The ABCs of Surviving the Business World

Many of you will be moving into the business world soon, either through jobs or internships. The Wall Street Journal recently published a (semi) humorous look at the ABCs of business. We have copied the first three letters of the alphabet here, but there are 23 more you can view through the link above.

The New ABCs of Business

By STANLEY BING Updated April 11, 2014 11:43 p.m. ET

Administrative assistant is the servant and master of senior management. Though all the trappings of everyday work are there—the computer, the phone bank, the piles of incoming and outgoing paper—the real function of the job is to grant or block access. More than any other player in the infrastructure, AAs are both high and low. They feel this status acutely. Treat them as the power brokers they are, and they will sometimes respond in kind. Treat them as functionaries, and you will slowly be expunged from the face of the planet.
Agenda is either the formal rundown of a meeting, luncheon or long weekend in Scottsdale with 300 drunk sales managers or a hidden, dark thing, secret to all but a few. Written agendas are fine, as they go, but people who rely on them too much can be boring. The really interesting stuff takes place in the hidden agenda—a complicated amalgam of needs, demands and dreams that make all conversations, even in business, human.
Anger can be good for you: Those who are never infuriated aren’t paying attention. But an excess of anger demonstrates bad self-control.
A**-covering is a craft, not an art. There’s nothing pretty about it. Make a habit of documenting situations that have a scent of peril about them. Copy the lawyers. Don’t apologize for anything. Apologies are the antithesis of ass-covering.
Breakfast is a low-risk start to a high-risk day, though primarily a marvelous opportunity to have free bacon. The real agenda of the breakfast is friendship. Only hard-bellied moguls have breakfast with people they don’t like.
Business is what we all do for a living. Running a gas station is business. Selling lemonade on the street is business. Writing for an online publisher that pays a penny a word is not business. It’s stupid.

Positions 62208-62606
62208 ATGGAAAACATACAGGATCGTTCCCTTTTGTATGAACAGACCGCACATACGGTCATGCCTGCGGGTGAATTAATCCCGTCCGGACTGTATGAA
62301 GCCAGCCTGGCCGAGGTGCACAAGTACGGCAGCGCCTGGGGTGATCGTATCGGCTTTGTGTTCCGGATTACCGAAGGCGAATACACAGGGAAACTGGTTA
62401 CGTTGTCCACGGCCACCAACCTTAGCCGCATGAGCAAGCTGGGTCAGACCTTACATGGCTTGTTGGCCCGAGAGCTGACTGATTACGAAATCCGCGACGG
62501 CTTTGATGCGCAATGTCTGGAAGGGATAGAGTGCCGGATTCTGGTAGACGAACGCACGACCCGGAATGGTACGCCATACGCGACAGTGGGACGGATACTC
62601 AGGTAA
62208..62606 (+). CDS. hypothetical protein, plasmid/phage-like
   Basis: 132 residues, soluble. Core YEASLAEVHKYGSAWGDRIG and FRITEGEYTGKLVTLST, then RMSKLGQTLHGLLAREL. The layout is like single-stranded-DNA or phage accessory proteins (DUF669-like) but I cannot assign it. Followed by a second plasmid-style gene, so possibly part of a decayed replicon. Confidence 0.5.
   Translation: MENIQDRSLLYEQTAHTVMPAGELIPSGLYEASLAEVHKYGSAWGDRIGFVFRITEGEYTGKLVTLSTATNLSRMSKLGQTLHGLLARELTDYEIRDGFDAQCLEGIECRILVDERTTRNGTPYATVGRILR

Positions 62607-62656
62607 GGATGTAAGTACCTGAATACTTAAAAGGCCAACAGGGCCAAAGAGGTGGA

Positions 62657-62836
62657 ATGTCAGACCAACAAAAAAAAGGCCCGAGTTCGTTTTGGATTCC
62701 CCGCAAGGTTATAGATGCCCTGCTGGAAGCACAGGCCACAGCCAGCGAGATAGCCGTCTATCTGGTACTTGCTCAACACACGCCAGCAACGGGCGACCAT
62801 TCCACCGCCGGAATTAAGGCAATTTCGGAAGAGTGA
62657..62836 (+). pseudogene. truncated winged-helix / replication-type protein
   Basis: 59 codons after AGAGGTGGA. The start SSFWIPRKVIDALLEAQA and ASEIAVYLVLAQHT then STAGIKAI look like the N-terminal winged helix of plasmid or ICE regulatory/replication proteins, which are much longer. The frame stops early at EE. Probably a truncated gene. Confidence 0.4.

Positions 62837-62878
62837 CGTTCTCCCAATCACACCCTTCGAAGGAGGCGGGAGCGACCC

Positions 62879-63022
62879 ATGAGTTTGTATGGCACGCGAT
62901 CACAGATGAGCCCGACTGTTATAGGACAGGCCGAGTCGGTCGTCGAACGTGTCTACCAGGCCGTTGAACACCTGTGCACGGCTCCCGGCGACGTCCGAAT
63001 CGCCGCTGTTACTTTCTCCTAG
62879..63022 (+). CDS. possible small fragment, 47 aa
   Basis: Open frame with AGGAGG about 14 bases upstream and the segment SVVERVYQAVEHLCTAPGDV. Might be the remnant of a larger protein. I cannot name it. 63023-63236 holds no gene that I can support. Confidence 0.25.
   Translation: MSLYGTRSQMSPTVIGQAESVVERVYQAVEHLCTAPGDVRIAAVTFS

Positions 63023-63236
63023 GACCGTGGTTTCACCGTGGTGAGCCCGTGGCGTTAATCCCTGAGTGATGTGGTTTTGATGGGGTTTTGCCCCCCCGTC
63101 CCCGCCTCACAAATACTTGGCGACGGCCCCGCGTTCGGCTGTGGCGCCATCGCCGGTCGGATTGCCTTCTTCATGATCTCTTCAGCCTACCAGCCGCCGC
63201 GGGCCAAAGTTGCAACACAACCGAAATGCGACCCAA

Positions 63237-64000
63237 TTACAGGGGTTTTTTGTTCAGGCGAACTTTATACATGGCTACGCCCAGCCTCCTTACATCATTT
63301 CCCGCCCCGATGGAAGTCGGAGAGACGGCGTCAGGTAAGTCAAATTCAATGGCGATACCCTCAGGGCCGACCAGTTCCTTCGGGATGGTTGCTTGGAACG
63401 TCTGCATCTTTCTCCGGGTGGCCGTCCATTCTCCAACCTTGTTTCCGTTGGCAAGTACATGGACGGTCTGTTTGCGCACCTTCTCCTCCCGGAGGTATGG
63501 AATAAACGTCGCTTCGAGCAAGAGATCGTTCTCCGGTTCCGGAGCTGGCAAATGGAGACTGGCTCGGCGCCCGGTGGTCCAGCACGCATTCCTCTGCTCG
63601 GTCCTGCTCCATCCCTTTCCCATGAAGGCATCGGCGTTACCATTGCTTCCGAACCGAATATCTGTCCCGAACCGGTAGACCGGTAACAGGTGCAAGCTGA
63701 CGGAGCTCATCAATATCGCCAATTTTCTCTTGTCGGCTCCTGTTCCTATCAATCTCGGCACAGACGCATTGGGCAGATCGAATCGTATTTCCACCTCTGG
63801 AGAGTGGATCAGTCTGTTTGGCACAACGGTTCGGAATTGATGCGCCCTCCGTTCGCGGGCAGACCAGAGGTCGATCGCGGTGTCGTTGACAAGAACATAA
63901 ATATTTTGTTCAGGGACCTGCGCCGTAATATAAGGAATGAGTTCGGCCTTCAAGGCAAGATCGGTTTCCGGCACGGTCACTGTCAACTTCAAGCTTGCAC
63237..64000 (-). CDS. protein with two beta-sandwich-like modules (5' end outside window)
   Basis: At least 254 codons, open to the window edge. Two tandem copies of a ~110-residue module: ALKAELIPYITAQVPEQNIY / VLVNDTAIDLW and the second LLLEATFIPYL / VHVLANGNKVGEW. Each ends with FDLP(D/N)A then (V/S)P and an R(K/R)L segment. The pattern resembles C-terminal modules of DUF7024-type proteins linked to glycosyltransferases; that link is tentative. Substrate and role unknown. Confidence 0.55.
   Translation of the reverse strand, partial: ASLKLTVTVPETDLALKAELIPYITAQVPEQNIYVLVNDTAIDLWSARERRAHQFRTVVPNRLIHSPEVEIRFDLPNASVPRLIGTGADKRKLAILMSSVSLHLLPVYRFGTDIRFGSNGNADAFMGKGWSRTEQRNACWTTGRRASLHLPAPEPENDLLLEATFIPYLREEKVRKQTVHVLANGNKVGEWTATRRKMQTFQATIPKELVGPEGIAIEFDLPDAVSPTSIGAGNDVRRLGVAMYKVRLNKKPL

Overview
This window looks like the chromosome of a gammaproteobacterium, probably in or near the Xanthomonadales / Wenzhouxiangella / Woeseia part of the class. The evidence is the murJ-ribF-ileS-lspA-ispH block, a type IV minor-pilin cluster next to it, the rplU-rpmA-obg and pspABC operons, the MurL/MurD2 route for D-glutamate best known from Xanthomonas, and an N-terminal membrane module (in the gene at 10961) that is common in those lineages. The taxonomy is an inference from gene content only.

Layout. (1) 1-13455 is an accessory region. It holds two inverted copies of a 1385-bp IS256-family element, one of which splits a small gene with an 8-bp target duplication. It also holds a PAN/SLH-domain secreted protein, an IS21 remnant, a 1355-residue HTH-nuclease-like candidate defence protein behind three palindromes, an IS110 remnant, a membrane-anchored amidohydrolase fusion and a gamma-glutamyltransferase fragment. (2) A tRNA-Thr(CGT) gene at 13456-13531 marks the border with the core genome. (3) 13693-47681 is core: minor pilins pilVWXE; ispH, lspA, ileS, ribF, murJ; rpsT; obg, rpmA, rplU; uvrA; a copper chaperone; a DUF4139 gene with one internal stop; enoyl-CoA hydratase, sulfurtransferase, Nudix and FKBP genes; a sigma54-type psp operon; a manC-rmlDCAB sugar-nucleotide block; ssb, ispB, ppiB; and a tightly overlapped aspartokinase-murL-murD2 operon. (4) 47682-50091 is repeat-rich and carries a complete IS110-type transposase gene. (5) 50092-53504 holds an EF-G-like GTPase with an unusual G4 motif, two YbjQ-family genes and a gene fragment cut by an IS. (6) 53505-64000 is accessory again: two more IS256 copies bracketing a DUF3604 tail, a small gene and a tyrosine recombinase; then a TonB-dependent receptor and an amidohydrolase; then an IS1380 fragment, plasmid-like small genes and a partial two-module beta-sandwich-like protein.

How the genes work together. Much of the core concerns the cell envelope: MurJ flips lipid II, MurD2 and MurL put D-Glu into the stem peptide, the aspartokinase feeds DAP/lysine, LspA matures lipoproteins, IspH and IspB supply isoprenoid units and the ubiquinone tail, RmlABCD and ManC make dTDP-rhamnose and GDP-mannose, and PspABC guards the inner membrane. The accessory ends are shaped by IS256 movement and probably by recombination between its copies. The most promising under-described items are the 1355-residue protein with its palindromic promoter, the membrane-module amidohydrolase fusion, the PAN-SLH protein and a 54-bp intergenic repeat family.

Capitalism is an economic system in which the means of production are owned by private individuals and corporations (and their stockholders). These relatively few individuals share in “profits” and employ the majority of citizens, retaining their services for “wages.” Profits seem to mount a lot faster than wages. Thus, capitalism appears to come most highly recommended by those at the top.
Competition is a pain in the neck. The entire drift of American business is a slow slide to consolidation. That effort will never be entirely successful, though. So in the end there will be 10 or 12 massive, government-sized conglomerates determined to wipe each other from the face of the Earth.
Content is a fancy piece of terminology for movies, television, plays, videogames, books, magazines, newspapers or any other form of news, information or entertainment that people consume with any of their sensory organs other than their taste buds. Soup, for example, is not content. But a video of soup is.
Cost cutters do a lot of things under various euphemistic names, but what they really do is fire people.
Cubicle is a tiny space imposed on powerless workers to take away their individuality and crush them into the role of anonymous cog in a machine run by somebody, somewhere who has access to a door behind which they can take a nap or eat their lunch in peace.